▼The Fog of Friendship, Family & Companionship▼
No person is your friend who demands your silence, or denies your right to grow.
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The following is the edited, upgraded version of an e-mail response to someone I once called a friend. It was first written in 2006 and contains unvarnished insights into my personality. Lest I forget: never assume people, friends, family, etc. are actually reading what you write. If you sit down and write, or spend time to reason face to face or over the telephone with people important to you and they either have little or nothing to say in substance about ALL or some of your concerns while offering you defensive vibes instead, you have a right to be suspicious.
Dedicated to my family and all in search of true friendship
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Now slow down turbo.
Before you agree with me, understand my boundaries and a little about my values. Because I do have lines. Lines that don't fence me inside a hopeless den or glass of solitude, aloof. No. Lines, I mean, that illustrate the inner peace and calm that makes me happier than the party animal or wealthy elite who has it all but still feels empty inside — even despite the poor's fleeting material destitution.
If my family member is wrong, he/she is wrong. Period. Ask my mother, my friends (definition provided in SP 2:-), siblings, mentees, and professional superiors (who include Judges, academics, janitors, corporate businessmen and women, street vendors and United Nations employees the world over) — all of who access my writings and work, which is why if you don't like what I do, getting your own ego, narcissism and penchant for negativity out of your own way; switching off or growing up and getting a life, isn't a bad idea. Afterwards, ask my ex-girlfriend (and/or ex-wife) whose family, right here in China, is still trying to send her back 3years later.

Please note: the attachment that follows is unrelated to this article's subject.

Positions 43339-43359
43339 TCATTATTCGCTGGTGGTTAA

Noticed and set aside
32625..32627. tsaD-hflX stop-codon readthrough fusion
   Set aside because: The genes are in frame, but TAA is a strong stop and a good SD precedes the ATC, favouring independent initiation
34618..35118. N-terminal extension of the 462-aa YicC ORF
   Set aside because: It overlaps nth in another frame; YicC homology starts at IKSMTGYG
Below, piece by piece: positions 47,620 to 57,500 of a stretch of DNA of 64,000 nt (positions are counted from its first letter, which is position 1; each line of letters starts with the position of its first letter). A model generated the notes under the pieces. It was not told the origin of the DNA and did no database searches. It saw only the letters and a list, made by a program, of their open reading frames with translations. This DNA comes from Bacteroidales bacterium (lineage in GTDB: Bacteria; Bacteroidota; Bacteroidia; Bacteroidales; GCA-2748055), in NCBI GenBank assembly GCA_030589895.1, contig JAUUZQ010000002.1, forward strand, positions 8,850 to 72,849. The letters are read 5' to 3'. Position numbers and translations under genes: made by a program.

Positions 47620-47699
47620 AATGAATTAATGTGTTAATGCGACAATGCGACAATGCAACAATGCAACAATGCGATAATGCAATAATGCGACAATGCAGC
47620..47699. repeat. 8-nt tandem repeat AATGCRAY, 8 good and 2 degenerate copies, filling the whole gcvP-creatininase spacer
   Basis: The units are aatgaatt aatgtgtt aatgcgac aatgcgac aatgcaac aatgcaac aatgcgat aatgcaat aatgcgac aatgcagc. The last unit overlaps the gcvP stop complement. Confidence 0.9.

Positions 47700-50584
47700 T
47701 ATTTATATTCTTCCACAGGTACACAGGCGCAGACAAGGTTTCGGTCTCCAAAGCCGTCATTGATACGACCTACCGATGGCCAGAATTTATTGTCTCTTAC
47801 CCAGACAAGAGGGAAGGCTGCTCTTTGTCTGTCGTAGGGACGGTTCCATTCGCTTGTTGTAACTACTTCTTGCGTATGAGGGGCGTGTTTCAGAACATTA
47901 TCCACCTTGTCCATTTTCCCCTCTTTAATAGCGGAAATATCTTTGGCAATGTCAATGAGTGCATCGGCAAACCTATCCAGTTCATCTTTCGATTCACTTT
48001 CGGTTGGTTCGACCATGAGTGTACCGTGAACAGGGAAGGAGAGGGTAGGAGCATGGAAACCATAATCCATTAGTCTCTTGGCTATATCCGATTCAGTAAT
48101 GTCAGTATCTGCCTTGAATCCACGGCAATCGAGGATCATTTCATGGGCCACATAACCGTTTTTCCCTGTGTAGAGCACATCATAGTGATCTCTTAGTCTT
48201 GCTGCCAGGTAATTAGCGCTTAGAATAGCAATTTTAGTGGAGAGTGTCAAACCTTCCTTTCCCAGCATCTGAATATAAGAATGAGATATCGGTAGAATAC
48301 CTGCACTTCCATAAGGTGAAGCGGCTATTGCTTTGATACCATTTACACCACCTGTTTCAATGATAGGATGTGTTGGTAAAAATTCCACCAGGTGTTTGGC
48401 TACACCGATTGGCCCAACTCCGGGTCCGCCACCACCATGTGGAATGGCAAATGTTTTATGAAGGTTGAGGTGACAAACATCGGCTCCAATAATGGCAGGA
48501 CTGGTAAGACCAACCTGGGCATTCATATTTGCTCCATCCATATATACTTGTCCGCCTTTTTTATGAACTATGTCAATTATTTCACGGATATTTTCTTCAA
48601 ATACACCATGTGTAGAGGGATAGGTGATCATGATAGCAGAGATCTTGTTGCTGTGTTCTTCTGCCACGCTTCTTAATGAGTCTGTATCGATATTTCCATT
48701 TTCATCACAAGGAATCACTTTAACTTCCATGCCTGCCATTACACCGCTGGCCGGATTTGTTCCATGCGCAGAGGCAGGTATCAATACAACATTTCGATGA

I don't play ego, unethical loyalty (nepotism and all its representations), passivity (particularly during crises), popularity contests, cliques, seniority and kissing people's behinds. I play respect and cherish all equally, without favor or prejudice. And if you know anyone who has worked with me and they have a big mouth or simply one who happens without passion or prejudice to be professionally recounting facts, they too will happily tell you about how it is possible to have people (Chinese too) and upper management "love", "demand" your return or "deeply respect you" in a workplace, on the basis of performance, principles, professionalism and a paradigm shift that occurs if one earnestly seeks and ceaselessly refines it, having inculcated it. Not your ego, emotions, or personal insecurities, which you mustn't wear on your sleeve lest it interfere with getting good work done. And so, I sleep well at night for the same reason Carl Fox admonishes his son thusly: "I don't go to bed with no whore, and I don't wake up with no whore. That's how I live with myself. I don't know how you do it", in the 1987 hit movie.
Compassion and the art of truly listening to people and getting to know them one at a time is not dead. It has just become so rare it's frustrating. Plus, it makes the few longsuffering practitioners driven by no selfish agendas, alienated. Which is OK. Because principled people will let you live and let live. Just remember to extend the courtesy and dignity, if at all it is in you to, as a so-called "refined" and "civilized" human being.